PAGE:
Communicating between two different processes in Node.js


The issue is:

  • Lets assume we have two Node.js processes running: example1.js and example2.js.

  • In example1.js there is function func1(input) which returns result1 as a result.

  • Is there a way from within example2.js to call func1(input) and obtain result1 as the outcome?

From what I've learned about Node.js, I have only found one solution which uses sockets for communication. This is less than ideal however because it would require one process listening on a port. If possible I wish to avoid that.

EDIT: After some questions I'd love to add that in hierarchy example1.js cannot be child process of example2.js, but rather the opposite. Also if it helps -- there can be only one example1.js processing its own data and many example2.js's processing own data + data from first process.

2/17/2016 3:37:00 PM

Accepted Answer

The use case you describe makes me think of dnode, with which you can easily expose functions to be called by different processes, coordinated by dnode, which uses network sockets (and, so you can use the same mechanism in the browser).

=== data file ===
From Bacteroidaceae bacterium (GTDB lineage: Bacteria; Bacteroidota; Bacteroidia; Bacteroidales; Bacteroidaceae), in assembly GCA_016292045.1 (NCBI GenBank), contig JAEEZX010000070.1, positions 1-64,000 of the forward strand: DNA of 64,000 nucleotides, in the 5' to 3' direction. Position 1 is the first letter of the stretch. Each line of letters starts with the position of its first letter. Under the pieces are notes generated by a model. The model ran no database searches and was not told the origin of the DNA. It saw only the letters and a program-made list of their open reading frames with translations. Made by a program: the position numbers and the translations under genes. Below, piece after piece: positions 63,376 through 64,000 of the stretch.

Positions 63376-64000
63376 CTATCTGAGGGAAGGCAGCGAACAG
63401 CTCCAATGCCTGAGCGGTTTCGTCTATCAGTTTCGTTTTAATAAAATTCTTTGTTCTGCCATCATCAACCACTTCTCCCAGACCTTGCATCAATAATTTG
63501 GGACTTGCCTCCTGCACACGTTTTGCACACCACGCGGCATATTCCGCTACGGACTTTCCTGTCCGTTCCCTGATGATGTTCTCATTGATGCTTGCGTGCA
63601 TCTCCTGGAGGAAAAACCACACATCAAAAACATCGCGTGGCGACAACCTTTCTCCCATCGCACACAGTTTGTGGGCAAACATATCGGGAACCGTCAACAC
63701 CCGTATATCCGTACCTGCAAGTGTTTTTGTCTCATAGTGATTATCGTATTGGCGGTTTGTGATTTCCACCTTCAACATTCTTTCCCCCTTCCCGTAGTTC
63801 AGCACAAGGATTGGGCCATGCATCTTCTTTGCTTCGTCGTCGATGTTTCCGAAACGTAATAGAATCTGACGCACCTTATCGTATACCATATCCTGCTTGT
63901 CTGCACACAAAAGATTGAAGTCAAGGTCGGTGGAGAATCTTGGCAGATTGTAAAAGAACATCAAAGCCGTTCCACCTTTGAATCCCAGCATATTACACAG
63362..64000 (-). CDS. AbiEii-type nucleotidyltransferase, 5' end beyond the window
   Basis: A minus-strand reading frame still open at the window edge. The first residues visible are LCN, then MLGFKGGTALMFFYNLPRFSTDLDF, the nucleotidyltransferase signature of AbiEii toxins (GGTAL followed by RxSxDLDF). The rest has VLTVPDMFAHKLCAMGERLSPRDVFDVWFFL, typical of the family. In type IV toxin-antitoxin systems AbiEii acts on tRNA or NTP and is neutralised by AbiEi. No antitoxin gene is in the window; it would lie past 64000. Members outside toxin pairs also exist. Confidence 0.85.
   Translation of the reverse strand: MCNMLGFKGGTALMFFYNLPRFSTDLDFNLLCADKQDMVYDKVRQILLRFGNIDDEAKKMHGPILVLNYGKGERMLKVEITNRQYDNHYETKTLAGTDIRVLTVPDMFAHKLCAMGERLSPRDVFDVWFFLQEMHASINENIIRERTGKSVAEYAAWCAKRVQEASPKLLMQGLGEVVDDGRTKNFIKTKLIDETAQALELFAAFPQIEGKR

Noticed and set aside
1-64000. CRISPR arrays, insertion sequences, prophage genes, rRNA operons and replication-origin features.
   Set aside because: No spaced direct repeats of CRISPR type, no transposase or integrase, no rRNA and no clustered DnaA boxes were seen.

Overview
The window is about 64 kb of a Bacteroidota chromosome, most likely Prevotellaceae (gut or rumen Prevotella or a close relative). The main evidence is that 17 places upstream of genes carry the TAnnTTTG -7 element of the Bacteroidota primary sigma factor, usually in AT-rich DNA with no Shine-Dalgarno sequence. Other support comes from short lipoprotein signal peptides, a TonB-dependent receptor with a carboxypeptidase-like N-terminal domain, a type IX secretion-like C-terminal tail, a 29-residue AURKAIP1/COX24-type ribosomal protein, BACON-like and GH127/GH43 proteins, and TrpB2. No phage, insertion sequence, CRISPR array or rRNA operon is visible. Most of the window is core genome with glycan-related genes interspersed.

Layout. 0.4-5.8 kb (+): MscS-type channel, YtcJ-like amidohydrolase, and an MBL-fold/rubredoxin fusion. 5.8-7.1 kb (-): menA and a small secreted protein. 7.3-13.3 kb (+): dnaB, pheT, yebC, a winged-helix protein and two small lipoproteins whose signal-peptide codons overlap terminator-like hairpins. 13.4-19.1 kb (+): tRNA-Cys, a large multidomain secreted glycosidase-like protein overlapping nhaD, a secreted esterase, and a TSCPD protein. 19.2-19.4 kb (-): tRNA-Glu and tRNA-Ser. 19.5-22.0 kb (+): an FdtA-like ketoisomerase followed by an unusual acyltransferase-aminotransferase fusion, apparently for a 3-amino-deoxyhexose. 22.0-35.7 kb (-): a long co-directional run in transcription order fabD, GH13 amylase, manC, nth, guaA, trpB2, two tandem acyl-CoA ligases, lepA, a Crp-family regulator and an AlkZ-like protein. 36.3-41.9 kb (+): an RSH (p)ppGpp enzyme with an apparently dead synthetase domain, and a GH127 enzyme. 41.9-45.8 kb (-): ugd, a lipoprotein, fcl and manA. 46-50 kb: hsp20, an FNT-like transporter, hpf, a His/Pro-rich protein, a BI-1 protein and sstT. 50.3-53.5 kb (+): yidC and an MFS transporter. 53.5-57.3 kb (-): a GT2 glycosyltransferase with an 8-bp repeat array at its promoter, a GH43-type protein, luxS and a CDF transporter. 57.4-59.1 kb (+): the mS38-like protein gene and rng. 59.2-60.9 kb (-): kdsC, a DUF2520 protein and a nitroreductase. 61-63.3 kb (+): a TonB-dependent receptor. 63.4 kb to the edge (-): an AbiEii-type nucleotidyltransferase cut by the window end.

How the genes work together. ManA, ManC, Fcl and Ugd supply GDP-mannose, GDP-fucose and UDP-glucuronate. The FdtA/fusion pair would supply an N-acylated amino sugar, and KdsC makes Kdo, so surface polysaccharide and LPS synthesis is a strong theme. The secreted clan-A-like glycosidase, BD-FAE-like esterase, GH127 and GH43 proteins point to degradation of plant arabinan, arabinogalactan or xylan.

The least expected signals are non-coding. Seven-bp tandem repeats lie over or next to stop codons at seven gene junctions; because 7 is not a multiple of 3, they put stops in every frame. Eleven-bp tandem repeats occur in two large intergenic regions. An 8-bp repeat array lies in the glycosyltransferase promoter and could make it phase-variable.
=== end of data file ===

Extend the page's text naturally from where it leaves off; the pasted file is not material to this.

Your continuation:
Another approach would be to use a message queue, there are many good bindings for different message queues.

The simplest way to my knowledge, is to use child_process.fork():

This is a special case of the spawn() functionality for spawning Node processes. In addition to having all the methods in a normal ChildProcess instance, the returned object has a communication channel built-in. The channel is written to with child.send(message, [sendHandle]) and messages are received by a 'message' event on the child.

So, for your example, you could have example2.js:

var fork = require('child_process').fork;
var example1 = fork(__dirname + '/example1.js');

example1.on('message', function(response) {

example1.send({func: 'input'});

And example1.js:

function func(input) {
  process.send('Hello ' + input);

process.on('message', function(m) {
4/18/2012 4:40:37 PM

Use Redis as a message bus/broker.

You can also use socket messaging like ZeroMQ, which are point to point / peer to peer, instead of using a message broker like Redis.

How does this work?

With Redis, in both your node applications you have two Redis clients doing pub/sub. So each node.js app would have a publisher and subscriber client (yes you need 2 clients per node process for Redis pub/sub)

With ZeroMQ, you can send messages via IPC channels, directly between node.js processes, (no broker involved - except perhaps the OS itself..).

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